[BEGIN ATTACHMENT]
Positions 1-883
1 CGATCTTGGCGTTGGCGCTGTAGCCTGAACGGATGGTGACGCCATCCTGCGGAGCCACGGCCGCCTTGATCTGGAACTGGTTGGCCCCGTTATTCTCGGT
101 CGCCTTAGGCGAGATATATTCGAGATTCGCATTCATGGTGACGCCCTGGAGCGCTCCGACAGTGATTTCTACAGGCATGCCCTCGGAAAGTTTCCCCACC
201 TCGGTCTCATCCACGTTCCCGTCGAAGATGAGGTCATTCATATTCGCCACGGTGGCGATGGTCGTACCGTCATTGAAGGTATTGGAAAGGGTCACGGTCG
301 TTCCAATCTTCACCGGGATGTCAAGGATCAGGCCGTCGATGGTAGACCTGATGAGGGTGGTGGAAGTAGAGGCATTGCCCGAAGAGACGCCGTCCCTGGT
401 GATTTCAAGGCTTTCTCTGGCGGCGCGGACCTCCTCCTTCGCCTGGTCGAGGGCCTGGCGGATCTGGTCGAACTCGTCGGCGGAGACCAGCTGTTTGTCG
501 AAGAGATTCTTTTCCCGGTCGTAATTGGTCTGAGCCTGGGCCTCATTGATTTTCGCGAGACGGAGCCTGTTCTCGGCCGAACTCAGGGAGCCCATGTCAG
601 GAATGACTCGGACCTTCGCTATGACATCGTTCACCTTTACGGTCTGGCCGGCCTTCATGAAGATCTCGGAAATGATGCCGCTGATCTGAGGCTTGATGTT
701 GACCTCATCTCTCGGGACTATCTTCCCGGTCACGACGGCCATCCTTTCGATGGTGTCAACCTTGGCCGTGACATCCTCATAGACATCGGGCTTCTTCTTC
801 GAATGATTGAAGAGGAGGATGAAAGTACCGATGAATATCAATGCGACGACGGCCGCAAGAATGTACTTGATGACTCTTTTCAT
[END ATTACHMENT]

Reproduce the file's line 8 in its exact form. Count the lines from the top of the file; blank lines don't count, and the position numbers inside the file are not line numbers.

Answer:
601 GAATGACTCGGACCTTCGCTATGACATCGTTCACCTTTACGGTCTGGCCGGCCTTCATGAAGATCTCGGAAATGATGCCGCTGATCTGAGGCTTGATGTT